Next week I'm heading back down to Portland in the far SW of the state to look for snails. (I was there on holiday a few weeks ago: here, here and here.) The plan — as long as the boss signs all the travel forms — is to map the distribution of the introduced white snail (Theba pisana).
Theba pisana occurs naturally along the Mediterranean coast. It has become established in all sorts of places around the world. In Australia, the species thrives in the summer dry/winter wet climate of in the south of the continent. (Well, the summer dry/winter dry as it seems to be now.) And by thrive, I mean the snails turn up in their thousands.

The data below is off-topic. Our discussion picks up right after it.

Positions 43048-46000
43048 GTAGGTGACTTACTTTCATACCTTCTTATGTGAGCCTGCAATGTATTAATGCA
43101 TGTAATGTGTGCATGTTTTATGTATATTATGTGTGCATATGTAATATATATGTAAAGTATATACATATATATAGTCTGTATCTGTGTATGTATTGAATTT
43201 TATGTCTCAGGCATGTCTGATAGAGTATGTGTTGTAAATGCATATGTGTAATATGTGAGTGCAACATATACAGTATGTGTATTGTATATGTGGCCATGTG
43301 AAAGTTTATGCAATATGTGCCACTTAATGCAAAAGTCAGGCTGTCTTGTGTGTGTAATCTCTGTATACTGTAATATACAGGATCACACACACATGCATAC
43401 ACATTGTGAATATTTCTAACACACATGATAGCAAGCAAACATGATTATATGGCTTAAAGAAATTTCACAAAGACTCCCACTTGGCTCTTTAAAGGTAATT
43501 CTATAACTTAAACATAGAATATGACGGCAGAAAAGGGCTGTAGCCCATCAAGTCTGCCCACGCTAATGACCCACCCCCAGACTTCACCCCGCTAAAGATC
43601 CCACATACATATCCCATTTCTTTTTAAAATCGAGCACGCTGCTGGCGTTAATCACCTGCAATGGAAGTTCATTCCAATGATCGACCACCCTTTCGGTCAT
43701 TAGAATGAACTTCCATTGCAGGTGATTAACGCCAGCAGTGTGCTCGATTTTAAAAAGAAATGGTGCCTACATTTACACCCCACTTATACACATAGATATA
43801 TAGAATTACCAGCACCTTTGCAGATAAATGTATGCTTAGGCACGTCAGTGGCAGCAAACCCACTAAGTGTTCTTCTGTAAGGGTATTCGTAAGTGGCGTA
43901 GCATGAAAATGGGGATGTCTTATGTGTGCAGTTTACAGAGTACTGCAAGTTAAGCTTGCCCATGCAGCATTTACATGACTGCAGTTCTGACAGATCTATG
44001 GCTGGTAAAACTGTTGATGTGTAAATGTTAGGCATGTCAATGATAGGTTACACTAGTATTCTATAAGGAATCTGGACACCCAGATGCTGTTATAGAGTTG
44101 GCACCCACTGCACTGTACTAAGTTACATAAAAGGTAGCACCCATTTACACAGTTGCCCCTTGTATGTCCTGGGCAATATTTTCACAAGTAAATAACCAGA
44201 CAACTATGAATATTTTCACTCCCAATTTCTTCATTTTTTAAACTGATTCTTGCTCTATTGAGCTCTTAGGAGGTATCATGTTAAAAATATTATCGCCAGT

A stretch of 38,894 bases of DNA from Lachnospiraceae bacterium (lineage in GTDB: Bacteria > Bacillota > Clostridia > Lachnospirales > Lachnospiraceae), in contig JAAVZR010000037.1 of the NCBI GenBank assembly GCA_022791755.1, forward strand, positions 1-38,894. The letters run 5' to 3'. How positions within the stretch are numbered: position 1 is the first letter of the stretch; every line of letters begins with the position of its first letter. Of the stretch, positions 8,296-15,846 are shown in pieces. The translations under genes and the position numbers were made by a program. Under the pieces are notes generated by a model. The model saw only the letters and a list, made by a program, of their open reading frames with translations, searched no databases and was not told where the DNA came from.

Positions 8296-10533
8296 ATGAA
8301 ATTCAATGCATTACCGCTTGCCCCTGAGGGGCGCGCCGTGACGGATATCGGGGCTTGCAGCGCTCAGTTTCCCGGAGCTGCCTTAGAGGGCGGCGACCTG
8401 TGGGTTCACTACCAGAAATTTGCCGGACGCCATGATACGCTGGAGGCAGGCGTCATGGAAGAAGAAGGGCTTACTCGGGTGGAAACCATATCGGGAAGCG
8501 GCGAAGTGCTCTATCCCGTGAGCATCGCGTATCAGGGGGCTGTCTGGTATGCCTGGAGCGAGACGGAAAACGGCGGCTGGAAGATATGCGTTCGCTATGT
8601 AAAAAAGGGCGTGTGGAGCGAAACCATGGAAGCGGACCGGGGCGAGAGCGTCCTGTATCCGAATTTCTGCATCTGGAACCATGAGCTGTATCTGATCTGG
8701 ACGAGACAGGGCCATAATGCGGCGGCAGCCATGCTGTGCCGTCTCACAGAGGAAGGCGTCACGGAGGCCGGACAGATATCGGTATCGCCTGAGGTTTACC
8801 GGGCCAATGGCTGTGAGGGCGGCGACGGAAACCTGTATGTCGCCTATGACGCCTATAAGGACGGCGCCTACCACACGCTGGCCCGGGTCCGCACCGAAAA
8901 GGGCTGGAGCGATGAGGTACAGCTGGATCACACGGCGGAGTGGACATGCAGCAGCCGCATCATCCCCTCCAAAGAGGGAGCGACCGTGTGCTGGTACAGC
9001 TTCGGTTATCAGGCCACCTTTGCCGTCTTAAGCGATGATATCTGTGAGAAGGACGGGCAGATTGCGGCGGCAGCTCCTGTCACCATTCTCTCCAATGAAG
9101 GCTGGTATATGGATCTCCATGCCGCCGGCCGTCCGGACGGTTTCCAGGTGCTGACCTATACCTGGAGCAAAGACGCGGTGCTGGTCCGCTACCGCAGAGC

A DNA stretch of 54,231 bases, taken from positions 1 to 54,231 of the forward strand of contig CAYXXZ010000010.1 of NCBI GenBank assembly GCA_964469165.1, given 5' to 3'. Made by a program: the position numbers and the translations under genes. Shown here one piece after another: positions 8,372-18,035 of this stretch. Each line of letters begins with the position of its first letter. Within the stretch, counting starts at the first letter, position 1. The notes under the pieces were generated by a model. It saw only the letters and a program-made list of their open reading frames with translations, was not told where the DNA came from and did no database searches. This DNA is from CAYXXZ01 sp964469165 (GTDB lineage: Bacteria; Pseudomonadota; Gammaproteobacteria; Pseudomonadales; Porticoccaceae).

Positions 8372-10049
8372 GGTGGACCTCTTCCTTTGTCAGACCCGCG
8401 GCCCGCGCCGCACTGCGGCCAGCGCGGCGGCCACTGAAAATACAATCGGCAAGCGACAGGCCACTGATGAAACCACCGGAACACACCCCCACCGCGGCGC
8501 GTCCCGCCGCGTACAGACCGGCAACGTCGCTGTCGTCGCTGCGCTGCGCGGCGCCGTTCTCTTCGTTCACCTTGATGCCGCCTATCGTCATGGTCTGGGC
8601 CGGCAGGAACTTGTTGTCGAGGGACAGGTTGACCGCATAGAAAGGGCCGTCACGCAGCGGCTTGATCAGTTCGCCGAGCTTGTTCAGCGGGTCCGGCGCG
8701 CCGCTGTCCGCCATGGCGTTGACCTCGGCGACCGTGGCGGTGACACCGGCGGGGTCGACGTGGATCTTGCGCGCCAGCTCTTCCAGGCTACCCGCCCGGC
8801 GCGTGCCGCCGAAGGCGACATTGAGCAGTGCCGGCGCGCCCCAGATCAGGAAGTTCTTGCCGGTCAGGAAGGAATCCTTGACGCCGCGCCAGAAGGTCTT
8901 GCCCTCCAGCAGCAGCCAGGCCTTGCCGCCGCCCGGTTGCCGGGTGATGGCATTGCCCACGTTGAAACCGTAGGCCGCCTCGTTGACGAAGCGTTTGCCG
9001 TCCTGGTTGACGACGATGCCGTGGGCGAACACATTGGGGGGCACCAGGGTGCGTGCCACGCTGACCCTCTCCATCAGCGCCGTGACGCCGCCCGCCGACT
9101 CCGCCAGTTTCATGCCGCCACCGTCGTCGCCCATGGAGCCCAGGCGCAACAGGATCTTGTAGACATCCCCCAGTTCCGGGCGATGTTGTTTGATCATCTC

So abundant is Theba in some places that it damages cereal crops. Not by eating them but by contaminating the harvest.
The snails climb vertical surfaces — fence posts, tree trunks, wheat stems — and seal onto them with a layer of mucus. They don't do much harm to the fences and tree trunks. Nor to the wheat, really. But when the harvester rumbles through, the machinery minces them up. By (did I mention it before?) the thousand.
If there are no fences, trees or cultivated grasses, the snails climb up the next best thing. On the cliff tops at Portland, the next best thing is cushion bush (Leucophyta) — the bad-hair day xerophyte that lives on the windswept dunes.
But Theba isn't the only snail living on the edge. A native species, Austrosuccinea (on the right in the photo) takes advantage of the humid microclimate beneath the Leucophyta. Very little is known about this succineid. So there's another project to get stuck into … but not just yet because they're mostly found on controlled land, so I'll need a permit. And that takes time.